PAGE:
Before seeding, check that your containers have drainage holes. To prevent seedling diseases like damping off, clean and sanitize the pots with a spray bottle of diluted bleach solution. Here’s a breakdown of what types of vegetables should be inside each seed tray, as well as what you should plan for.
|6 Cell Seed Trays
|50-72 Cell Seed Trays
The advantage of a round or square pot is that it allows a seedling to grow to a robust size before transplanting. With proper handling, these containers also minimize root disturbance for Cucurbit crops (squash, cucumbers, pumpkins, etc.) that are very sensitive to transplanting.
The downside is that they require more soil and take up more space. To save soil and improve their chances for success, some gardeners start larger quantities of certain crops (like tomatoes or peppers) in 6-packs or cell trays.
Then, they up-pot the most successful ones to a 4” pot so they can mature further before transplanting.
6 Pack Seed Trays
Six-celled trays or “6-packs” are the most common seedling trays found at garden stores because they are easy to handle and transport. However, the closeness of the cells means that seedlings are more prone to overcrowding or becoming “leggy.”
When seeding in 6-packs, be very aware of how fast the plants fill out their cells. When you start to see roots poking out the bottom, it’s time to get those babies in the ground! You don’t want your seedlings to become overgrown and rootbound before transplanting.
Open flats are the only containers that have little to no drainage holes. The flat-bottomed tray is a bit like a bowl of seed starter mix. You make furrows or indented lines in the soil and broadcast or sprinkle the seeds close together.
Allium-family crops like leeks and onions do great with this form of seeding. Because these crops don’t mind root disturbance, you can plant them in clumps of 3-4 or gently separate the roots.
50 or 72 Cell Seed Trays
These multi-celled flats may be too large for small gardeners; however, they are very beneficial for larger homesteads and small farms. Keep in mind that you can save soil mix by starting crops in smaller cells, then later transplanting to a larger pot.
For example, let’s say you have a 50-cell tray. You can sow 25 ‘Sungold’ tomato seeds and 25 ‘Beefsteak’ tomato seeds in the same tray. Of those seeds, let’s assume 40 total plants survive.
After a couple weeks, you see that 35 of the tomato seedlings look robust enough to up-pot. You prepare 4” square pots with a little bit of soil and transplant the tomato cells into the larger container. You can plant it deeper in the new container to encourage stronger roots before transplanting.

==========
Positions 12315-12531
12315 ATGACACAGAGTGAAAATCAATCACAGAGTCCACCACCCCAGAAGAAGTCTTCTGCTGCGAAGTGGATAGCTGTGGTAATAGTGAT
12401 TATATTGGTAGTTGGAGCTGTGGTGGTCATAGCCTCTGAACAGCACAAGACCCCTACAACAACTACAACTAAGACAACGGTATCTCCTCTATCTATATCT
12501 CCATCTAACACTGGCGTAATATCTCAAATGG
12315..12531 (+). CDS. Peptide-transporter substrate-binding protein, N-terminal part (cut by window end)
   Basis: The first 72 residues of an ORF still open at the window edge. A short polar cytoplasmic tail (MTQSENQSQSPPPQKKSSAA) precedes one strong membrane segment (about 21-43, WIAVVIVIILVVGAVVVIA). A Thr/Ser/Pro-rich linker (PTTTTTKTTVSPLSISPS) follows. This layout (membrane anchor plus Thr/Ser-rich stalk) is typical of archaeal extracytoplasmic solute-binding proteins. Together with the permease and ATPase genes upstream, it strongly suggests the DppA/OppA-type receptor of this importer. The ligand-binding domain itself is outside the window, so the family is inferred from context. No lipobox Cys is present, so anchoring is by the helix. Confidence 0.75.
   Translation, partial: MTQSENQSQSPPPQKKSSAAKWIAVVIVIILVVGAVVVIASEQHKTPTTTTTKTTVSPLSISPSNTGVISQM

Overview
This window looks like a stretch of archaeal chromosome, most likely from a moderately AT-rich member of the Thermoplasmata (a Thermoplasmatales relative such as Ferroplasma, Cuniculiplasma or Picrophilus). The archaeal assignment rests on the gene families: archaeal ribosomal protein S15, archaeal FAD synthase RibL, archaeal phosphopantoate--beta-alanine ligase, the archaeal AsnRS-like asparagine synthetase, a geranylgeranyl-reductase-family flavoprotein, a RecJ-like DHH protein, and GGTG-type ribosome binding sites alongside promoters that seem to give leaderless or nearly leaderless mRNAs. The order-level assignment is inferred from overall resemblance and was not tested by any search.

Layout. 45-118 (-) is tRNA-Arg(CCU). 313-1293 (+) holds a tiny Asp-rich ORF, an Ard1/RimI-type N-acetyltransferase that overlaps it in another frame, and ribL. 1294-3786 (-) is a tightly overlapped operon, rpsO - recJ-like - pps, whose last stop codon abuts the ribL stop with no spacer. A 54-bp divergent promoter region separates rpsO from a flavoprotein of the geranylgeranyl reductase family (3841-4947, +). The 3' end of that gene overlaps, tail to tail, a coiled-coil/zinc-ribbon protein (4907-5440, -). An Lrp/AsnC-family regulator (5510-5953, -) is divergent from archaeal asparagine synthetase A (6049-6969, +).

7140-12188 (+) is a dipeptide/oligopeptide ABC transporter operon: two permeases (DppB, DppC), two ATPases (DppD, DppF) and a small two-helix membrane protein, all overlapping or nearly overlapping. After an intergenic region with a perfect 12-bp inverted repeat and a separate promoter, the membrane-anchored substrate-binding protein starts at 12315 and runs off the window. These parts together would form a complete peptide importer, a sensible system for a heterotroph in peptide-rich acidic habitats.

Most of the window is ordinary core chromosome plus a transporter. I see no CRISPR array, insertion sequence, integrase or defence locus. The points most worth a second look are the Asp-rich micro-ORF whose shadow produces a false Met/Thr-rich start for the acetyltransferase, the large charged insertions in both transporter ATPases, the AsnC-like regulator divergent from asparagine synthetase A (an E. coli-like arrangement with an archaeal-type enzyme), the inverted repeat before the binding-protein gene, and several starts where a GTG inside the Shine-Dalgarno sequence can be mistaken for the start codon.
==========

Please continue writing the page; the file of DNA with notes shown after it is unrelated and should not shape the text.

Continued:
Filling Seed Cells
Filling a seed cell or tray is all about striking a balance: You want the container to be full of soil, but you don’t want to compress the seed starting to mix into the cell.
- Begin with a flat surface and pre-moistened seedling mix.
- Use a plastic cup or scoop to dump the soil mix over the seeding container.
- Use your hands to spread it out over the cells, allowing the soil to naturally fall into each slot.
- Avoid compressing or pressuring the mix into the pot.
- Instead, lift up the tray and gently tap it on the table to let the mix settle.
- Dump a bit mix more on top and spread it out with your hands until each cell is full.
Step 5: Sow at the Proper Depth
One of the biggest mistakes you can make while seeding is planting your seeds at an improper depth. If the seed is too deep, it won’t have enough energy to germinate.
If it is too shallow, it will be prematurely exposed to light, pests, or dry conditions. Find the happy medium with this simple trick:
Seed Depth Rule of Thumb: Sow seeds twice as deep as their largest dimension. It really is that simple!
Seed Depth Examples
- A tiny basil seed should be barely dusted with soil on the surface.
- A medium round brassica seed should be sown about ¼ to a ½ inch deep.
- A cucumber seed should be planted ¾ to 1 inch deep.
- A large pumpkin seed should be buried by at least an inch of soil.
The main reason for different seed depths has to do with a part of the seed called the endosperm. Think of a seed as a baby (embryo) in a package (seed coat) with some food (endosperm).
The baby only has enough food (endosperm, or the starchy part of the seed) to fuel it to germinate and reach the soil surface where it can start making its own food via photosynthesis.
A large seed like a pumpkin has a lot of endosperm, which means it can germinate deeper in the soil and sustain itself for longer in the darkness. But if you plant a tiny seed like basil deep in the soil, it won’t have enough energy to crawl up toward the light.
Key Takeaway: Examine how large each seed is. Plant it at a depth that is about twice its size. No need to pull out the measuring tape— a knowledgeable estimate will do!
Step 6: Water Gently
Never plant a seed without immediately supplying water! Once your trays are filled and your seeds are tucked in at the perfect depth, you need to give the seed a hefty drink to “awaken” it from dormancy. When seed-to-soil contact is made, the plant needs a continuous supply of moisture until germination.
When watering seeds, remember to:
- Make the first soaking count.
- This ensures the seed is completely surrounded by moist soil.
- This initiates the germination process.
- Evenly distribute the water over the trays.
- Never hold the hose in one place.
- Do not allow water to “pool up” or run off the surface.
- Avoid overwatering! The soil should be moist but never soggy.
- Irrigate until water comes out of the drainage holes, then stop.
- Use a fan-spray hose nozzle to mimic a pleasant drizzle of rainfall.
- Do not blast seeds or seedlings with a heavy stream of water.
- This can dislodge the fragile baby roots.